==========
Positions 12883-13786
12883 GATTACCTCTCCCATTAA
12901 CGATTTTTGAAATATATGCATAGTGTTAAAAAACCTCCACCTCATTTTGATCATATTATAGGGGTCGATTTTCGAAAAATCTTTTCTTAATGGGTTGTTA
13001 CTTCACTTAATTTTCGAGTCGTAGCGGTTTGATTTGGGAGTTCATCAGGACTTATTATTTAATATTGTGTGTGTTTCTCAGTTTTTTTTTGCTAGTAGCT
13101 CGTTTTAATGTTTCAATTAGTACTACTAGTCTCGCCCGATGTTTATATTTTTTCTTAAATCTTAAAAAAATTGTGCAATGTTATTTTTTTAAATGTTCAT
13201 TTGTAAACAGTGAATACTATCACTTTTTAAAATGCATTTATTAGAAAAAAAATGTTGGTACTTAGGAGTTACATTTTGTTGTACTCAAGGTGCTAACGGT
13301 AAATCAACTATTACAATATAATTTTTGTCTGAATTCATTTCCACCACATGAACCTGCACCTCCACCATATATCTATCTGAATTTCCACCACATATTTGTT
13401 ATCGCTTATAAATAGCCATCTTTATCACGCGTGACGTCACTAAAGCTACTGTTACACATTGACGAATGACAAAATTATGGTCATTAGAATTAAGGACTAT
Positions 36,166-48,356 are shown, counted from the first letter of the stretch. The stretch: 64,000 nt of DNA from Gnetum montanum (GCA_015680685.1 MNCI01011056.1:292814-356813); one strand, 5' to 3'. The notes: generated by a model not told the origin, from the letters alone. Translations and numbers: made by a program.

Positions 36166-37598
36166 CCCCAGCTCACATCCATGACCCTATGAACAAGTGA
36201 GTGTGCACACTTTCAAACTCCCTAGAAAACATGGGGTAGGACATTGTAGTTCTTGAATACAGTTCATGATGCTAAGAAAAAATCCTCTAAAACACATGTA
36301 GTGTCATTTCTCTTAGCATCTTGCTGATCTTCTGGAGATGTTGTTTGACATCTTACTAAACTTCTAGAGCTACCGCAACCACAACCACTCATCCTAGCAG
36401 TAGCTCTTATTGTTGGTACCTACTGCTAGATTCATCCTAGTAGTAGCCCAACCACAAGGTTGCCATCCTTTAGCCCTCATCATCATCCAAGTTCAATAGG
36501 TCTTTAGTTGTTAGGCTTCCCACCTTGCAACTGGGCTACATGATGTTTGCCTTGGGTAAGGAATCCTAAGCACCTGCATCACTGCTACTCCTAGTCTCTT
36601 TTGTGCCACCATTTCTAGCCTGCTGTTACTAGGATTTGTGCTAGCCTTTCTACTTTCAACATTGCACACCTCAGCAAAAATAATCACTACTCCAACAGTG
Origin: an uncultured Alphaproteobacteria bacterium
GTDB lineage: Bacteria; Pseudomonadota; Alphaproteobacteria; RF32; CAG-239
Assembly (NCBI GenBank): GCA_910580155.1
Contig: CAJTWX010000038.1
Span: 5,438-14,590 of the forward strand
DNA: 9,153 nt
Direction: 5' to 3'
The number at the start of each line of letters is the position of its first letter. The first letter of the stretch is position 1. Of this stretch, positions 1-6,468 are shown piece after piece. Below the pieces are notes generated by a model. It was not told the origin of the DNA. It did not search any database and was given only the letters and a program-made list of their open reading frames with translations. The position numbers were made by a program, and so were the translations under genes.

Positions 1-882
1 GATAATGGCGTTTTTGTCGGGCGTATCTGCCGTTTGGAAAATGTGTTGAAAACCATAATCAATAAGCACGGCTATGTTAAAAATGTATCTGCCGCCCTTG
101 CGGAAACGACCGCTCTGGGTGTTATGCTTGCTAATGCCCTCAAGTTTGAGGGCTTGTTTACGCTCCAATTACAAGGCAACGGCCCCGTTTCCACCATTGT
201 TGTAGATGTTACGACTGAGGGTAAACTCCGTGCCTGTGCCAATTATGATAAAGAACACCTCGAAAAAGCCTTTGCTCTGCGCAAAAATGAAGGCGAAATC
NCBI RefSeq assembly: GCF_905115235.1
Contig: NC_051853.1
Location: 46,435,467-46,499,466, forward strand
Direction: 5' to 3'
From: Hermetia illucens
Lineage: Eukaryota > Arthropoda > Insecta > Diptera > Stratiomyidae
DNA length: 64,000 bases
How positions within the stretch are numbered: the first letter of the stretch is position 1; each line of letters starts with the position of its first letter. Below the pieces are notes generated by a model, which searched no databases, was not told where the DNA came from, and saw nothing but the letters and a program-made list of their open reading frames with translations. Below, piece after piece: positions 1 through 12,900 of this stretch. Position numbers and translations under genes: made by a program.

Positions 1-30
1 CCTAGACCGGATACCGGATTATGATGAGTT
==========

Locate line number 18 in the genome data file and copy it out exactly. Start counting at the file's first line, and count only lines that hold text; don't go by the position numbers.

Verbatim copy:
GTDB lineage: Bacteria; Pseudomonadota; Alphaproteobacteria; RF32; CAG-239